The door to the exercise yard looking imposing.

You may be wondering why someone who spends his days discussing the importance of history and understanding the past through facts felt compelled to embellish this event. The answer can be summed up in a single word, “Discovery.” Using the imagination to visualize an occurrence can lead one to further investigation and a deeper understanding of an event or person.

As we read and study about events that occurred in the past, it is normal for questions to arise. Typically, when we read for pleasure, we acknowledge situational questions briefly and let them go. We don’t like to get too bogged down in the details when we are reading about the adventures of a hobbit on a quest. However, when you begin to attempt to better understand an event, there are many things to consider and using the available details to paint a picture can open up further areas for discovery. For example, if we use the Virginia Gazette article above, one might ask the following questions.

  • What exactly did Sparks use to saw off his irons?
  • How did he have access to something sharp enough to use as a saw?
  • Why did he have a quart bottle? Who allowed him to have it?
  • What happened to James Trotman?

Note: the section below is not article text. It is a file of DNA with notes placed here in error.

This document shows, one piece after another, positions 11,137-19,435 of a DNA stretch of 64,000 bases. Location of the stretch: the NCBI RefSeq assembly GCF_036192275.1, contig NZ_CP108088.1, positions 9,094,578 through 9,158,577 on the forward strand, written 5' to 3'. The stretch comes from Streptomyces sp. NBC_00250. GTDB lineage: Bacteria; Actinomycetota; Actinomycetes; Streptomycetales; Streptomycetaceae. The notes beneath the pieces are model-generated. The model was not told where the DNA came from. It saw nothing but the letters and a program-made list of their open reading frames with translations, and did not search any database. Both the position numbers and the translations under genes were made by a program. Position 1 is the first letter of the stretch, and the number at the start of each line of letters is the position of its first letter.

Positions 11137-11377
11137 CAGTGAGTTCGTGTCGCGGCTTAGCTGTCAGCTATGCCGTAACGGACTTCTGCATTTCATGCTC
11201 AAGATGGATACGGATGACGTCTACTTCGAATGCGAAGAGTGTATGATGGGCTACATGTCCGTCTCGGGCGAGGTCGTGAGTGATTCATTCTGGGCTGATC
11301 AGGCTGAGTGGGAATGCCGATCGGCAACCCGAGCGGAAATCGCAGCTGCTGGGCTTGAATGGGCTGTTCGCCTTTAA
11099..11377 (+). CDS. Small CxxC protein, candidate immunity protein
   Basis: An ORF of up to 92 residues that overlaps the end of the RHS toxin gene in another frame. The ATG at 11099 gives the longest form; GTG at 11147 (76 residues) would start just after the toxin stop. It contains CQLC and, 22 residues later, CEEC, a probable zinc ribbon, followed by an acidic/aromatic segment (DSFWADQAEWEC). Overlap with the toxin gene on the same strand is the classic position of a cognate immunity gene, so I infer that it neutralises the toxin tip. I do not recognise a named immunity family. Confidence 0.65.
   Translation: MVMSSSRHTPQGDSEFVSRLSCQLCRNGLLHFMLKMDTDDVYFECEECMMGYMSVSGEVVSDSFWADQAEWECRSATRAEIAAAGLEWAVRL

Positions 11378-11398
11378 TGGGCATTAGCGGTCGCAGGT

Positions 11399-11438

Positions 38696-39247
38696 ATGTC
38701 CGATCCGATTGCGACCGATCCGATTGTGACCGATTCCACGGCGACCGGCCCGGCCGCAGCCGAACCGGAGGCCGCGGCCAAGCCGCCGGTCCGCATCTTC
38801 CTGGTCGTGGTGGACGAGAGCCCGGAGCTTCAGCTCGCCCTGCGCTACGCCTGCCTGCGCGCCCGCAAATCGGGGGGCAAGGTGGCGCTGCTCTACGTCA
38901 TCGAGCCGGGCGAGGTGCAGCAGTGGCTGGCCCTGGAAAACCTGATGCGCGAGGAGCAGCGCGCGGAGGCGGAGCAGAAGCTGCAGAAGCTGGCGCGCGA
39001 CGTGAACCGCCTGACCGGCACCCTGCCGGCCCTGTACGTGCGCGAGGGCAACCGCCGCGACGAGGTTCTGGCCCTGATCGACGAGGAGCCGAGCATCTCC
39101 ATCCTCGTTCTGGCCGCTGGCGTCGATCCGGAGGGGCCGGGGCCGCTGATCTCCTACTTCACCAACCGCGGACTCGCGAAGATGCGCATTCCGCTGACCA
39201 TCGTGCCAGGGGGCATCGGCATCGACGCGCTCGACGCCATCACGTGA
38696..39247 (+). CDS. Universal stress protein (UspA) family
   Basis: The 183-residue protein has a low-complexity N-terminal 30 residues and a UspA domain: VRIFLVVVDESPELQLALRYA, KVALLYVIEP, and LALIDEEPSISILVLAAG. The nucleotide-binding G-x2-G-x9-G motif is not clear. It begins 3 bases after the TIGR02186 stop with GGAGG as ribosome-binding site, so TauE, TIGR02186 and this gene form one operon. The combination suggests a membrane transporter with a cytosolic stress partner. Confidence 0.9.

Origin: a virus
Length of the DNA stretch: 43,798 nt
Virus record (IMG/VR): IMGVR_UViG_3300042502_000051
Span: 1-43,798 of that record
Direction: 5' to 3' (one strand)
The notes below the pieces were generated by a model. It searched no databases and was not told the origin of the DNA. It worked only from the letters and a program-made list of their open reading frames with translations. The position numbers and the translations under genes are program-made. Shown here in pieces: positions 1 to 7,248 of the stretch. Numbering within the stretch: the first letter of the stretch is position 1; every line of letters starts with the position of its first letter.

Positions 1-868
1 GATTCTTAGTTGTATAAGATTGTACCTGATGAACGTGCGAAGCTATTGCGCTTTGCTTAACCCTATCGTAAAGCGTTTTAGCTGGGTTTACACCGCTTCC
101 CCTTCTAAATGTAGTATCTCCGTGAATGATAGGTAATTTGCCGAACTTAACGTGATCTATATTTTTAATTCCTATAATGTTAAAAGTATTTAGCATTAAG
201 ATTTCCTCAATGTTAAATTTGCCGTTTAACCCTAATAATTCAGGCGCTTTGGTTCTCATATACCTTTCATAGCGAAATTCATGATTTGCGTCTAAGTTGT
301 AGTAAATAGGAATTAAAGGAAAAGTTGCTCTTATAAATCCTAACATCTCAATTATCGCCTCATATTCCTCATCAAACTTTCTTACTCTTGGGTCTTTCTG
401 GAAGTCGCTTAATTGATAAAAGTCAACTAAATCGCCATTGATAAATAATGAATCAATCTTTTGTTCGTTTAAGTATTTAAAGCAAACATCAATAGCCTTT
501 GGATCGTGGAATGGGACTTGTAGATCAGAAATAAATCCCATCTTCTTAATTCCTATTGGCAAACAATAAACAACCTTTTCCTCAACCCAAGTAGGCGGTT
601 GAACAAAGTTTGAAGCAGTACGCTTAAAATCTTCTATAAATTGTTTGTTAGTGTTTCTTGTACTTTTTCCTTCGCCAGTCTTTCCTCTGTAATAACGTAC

• What happened to the family of James Fox?
  • Why does everyone in this story have a first name that starts with the letter, “J”?

So, now that we have the questions, what are the answers? This is where the fun begins and the writer has the lamentable duty of telling you, the wonderful reader, that research and investigation are the next part of the journey. Or, to put it plainly, I don’t currently know.

Hold on. I can hear you yelling at your computer or mobile device. Before you get too angry with me, let me explain.

History is filled with many fascinating stories that contain gaping plot holes, but sometimes the answers we seek may not be readily available. While it is possible to make assumptions about an event based upon general knowledge, that can be dangerous and may not really speak to the facts of the situation at hand. We must approach each event with integrity and seek the truth. Sometimes the questions will remain unanswered for many years or an answer may never be truly discovered.